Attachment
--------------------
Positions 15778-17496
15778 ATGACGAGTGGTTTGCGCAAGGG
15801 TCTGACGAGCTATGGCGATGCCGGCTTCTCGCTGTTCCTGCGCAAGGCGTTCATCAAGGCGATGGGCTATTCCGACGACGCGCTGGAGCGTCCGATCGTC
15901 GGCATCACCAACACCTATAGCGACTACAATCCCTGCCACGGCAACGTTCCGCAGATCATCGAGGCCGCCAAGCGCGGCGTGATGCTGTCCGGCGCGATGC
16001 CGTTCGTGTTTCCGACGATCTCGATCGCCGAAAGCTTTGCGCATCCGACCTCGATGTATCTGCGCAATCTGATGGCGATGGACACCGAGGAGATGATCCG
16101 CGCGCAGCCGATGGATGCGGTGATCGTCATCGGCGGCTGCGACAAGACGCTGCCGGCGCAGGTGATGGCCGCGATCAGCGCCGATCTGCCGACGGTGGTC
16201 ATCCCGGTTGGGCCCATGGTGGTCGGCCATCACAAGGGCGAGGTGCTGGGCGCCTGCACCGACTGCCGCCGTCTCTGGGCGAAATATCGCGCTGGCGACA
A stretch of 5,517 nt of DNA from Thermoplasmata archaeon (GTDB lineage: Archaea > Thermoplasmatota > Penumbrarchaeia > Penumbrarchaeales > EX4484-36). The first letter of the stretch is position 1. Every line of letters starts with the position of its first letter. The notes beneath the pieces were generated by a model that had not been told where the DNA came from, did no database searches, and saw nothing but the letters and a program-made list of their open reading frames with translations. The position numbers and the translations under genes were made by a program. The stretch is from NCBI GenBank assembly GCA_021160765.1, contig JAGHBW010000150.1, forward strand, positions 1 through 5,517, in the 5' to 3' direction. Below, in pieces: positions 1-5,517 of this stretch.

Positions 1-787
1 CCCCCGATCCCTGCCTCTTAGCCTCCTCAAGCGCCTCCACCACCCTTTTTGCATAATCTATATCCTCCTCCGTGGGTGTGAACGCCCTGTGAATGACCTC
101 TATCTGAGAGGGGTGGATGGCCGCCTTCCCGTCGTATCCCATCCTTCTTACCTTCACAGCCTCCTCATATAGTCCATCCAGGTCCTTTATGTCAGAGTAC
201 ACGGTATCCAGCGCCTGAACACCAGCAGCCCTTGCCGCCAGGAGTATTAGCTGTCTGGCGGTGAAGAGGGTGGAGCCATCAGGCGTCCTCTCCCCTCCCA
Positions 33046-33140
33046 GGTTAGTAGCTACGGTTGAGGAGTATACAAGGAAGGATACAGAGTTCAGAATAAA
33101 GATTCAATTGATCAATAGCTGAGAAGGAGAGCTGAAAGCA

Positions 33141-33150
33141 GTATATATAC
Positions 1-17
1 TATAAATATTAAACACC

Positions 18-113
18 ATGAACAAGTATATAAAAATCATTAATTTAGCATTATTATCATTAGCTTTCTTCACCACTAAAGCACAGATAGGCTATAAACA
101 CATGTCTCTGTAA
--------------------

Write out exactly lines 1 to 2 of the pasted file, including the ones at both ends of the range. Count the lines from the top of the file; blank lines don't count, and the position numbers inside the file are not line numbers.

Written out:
Positions 15778-17496
15778 ATGACGAGTGGTTTGCGCAAGGG